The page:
Youth Narrating the Future: Climate Change Activism as a Civil Rights Movement

28 Pages Posted: 16 May 2022 Last revised: 23 Jun 2022

Date Written: June 22, 2022

Abstract

COP26 was the twenty-sixth Conference of the Parties to the United Nations Framework Convention on Climate Change, which took place in Glasgow, Scotland, from October 31 through November 12, 2021. If this conference had a theme, it was “blah, blah, blah.” Greta Thunberg’s rallying phrase encapsulated youth’s frustration with the seemingly endless climate change negotiations that had yet to generate sufficient action to mitigate the global existential threat that has emerged from adherence to a fossil-fuel-based economy. More impressively, however, these three words became the measure of the conference’s success (or lack thereof). As the negotiators headed home, the entire world asked: Was COP26 anything more than more “blah, blah, blah”?

Greta Tintin Eleonora Ernman Thunberg was still only 18 years old when she set the terms for evaluating COP26’s efficacy in combatting climate change.

Children occupy a different narrative position vis-à-vis climate change than adults and hence can potentially create worldview-changing new cultural narratives about it. Moreover, they are becoming central to the climate change discussion, narrating in both political and legal arenas their own stories of what climate change means and the drastic action necessary now to achieve the futures they prefer. The increasingly active participation by young people in shaping climate change cultural narratives offers an important counterbalance to the still-pervasive adults’ figuring of youth as passive and particularly vulnerable climate change victims. Specifically, young people are bringing lawsuits against governments in courts around the world, petitioning legislatures and agencies, and chiding national leaders to force and cajole governments into actively addressing climate change. These political and legal efforts have evolved into something more than just psychological coping mechanisms for the youths involved; they have become serious mechanisms for political and legal change, particularly regarding climate change mitigation.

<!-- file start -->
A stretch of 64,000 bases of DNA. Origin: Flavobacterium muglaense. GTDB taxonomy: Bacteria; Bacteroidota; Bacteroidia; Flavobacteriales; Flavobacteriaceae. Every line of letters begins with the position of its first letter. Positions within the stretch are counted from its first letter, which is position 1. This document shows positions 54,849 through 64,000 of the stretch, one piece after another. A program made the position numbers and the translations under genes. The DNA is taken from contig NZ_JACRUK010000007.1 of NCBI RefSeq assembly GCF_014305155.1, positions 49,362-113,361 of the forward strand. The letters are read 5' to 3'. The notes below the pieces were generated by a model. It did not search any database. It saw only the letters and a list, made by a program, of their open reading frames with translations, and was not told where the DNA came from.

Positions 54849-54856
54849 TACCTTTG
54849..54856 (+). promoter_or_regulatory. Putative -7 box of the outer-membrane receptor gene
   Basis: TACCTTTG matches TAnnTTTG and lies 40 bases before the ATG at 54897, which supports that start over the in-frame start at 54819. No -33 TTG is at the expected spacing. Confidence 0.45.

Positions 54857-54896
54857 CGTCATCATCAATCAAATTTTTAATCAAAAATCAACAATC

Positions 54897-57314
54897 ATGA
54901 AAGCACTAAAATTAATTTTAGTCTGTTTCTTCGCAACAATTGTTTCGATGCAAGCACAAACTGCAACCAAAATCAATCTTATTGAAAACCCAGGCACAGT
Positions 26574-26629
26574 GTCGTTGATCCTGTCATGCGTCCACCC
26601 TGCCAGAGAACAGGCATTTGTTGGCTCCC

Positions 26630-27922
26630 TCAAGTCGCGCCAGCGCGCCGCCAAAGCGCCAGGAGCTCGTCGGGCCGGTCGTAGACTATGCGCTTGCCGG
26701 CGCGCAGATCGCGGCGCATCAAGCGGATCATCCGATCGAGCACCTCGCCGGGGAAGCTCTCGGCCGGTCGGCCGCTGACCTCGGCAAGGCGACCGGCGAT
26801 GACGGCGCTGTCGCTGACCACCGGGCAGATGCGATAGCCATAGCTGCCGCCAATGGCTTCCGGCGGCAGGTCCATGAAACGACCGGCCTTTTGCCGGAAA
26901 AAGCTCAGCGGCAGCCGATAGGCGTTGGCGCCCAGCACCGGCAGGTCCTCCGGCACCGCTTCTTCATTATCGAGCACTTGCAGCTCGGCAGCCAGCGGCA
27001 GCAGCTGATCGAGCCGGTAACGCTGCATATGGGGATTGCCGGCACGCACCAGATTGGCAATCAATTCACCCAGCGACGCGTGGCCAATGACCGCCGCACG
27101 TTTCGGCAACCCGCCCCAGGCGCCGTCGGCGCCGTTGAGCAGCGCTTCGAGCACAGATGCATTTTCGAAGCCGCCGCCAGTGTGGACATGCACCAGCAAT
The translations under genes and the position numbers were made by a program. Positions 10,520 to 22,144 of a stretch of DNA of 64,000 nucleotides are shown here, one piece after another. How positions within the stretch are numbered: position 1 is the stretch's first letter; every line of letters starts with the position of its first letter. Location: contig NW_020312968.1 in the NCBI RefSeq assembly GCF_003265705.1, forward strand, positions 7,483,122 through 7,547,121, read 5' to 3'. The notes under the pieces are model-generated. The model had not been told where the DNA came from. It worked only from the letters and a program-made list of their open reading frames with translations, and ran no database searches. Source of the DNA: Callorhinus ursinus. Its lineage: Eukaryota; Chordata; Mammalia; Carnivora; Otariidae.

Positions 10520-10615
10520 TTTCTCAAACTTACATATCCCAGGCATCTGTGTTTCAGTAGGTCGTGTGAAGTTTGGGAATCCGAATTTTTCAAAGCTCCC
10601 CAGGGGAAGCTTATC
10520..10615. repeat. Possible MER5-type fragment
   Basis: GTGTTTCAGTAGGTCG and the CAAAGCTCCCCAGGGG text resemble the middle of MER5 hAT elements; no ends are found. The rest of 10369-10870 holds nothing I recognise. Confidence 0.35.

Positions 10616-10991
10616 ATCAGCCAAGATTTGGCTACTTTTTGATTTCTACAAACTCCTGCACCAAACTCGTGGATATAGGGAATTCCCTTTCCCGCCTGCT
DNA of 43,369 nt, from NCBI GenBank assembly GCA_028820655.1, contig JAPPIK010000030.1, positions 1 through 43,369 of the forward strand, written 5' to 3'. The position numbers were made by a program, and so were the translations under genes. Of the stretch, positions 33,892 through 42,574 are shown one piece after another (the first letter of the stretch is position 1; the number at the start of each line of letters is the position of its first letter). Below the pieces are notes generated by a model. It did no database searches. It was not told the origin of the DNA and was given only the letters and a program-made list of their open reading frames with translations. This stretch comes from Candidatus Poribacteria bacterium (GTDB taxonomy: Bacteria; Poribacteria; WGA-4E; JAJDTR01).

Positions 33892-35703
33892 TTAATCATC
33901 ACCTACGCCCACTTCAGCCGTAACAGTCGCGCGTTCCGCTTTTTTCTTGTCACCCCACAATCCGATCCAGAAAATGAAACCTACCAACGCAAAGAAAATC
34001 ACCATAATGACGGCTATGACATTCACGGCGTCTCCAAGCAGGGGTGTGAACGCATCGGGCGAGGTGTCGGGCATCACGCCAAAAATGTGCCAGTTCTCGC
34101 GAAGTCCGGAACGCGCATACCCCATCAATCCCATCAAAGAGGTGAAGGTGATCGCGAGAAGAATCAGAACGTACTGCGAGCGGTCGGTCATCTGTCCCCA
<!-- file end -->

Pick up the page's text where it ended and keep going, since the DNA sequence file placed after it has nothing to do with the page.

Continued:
Given those real-world impacts, it is time to examine more closely the phenomenon of youths telling their own stories about climate change. This chapter looks first at children who have motivated political change, focusing on Greta Thunberg. It then looks at the young plaintiffs who have brought their stories to courts around the world, increasingly catalyzing court orders that force nations to reduce greenhouse gas emissions. This chapter reveals that youth have exploited their differential positionality vis-à-vis climate change to offer stories to the world, permeated with a deep respect for climate science, of how climate change is already affecting them and their futures, requiring action now.

Keywords: climate change, children, youth, human rights, civil rights, Convention on the Rights of the Child

Suggested Citation

Craig, Robin Kundis, Youth Narrating the Future: Climate Change Activism as a Civil Rights Movement (June 22, 2022). USC CLASS Research Paper No. CLASS22-13, USC Law Legal Studies Paper No. 22-13, Available at SSRN: https://ssrn.com/abstract=4105634 or http://dx.doi.org/10.2139/ssrn.4105634

Robin Kundis Craig (Contact Author)

USC Gould School of Law ( email )

699 Exposition Boulevard
Los Angeles, CA 90089
United States

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